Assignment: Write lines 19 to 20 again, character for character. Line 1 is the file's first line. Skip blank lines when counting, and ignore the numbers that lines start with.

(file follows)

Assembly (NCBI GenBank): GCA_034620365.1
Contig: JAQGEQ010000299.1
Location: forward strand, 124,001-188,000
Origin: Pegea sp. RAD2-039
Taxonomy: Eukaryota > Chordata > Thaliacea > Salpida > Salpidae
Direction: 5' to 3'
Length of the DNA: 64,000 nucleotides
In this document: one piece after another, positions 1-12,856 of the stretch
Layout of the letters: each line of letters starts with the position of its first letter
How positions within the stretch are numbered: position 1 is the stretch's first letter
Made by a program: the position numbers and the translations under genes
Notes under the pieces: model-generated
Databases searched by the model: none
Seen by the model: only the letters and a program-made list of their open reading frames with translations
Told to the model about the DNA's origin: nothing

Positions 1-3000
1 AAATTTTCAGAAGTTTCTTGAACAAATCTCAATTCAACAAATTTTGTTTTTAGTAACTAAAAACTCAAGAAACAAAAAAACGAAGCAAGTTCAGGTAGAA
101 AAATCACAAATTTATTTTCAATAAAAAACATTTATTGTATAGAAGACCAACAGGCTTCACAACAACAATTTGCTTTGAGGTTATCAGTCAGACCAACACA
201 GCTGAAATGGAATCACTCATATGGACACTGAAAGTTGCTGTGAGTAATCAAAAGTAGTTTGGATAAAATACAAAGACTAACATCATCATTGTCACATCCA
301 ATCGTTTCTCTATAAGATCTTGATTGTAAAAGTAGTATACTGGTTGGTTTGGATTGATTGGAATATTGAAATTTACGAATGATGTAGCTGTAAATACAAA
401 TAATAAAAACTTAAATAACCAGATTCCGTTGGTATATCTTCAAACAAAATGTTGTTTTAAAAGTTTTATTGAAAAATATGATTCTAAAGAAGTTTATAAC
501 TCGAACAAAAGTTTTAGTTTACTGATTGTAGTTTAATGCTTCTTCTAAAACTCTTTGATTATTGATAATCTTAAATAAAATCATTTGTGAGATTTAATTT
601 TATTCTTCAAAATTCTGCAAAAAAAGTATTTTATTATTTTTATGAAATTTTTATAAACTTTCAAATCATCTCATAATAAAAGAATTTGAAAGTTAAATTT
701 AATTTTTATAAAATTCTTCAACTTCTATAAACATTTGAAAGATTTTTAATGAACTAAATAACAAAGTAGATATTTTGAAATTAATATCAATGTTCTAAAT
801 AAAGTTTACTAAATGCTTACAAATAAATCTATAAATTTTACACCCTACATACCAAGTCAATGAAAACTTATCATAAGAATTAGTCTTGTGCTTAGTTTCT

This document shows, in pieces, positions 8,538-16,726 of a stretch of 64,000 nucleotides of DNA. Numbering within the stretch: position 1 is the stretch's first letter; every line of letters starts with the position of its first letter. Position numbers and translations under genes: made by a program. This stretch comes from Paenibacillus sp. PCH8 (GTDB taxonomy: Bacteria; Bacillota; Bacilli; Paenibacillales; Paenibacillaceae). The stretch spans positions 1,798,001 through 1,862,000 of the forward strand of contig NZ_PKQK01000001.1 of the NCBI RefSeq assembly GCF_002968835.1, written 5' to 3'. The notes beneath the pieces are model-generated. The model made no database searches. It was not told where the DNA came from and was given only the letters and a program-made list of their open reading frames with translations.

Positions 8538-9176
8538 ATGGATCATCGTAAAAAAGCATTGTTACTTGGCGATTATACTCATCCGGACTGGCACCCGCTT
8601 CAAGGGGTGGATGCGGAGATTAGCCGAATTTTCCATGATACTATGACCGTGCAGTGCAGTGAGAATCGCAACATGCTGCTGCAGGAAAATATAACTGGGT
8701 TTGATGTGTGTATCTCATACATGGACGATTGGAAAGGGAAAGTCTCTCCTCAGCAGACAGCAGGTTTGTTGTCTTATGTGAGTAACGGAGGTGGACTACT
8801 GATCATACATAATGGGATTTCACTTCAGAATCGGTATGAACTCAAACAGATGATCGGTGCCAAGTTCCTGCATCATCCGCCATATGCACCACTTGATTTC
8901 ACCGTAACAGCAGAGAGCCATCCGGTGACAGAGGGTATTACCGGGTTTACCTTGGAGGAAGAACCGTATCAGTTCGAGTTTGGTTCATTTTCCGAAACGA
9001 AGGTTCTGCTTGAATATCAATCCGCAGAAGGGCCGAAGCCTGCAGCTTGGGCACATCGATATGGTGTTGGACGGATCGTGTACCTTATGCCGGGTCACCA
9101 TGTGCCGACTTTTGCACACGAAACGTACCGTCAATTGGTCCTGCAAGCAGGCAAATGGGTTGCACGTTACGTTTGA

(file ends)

201 GCTGAAATGGAATCACTCATATGGACACTGAAAGTTGCTGTGAGTAATCAAAAGTAGTTTGGATAAAATACAAAGACTAACATCATCATTGTCACATCCA
301 ATCGTTTCTCTATAAGATCTTGATTGTAAAAGTAGTATACTGGTTGGTTTGGATTGATTGGAATATTGAAATTTACGAATGATGTAGCTGTAAATACAAA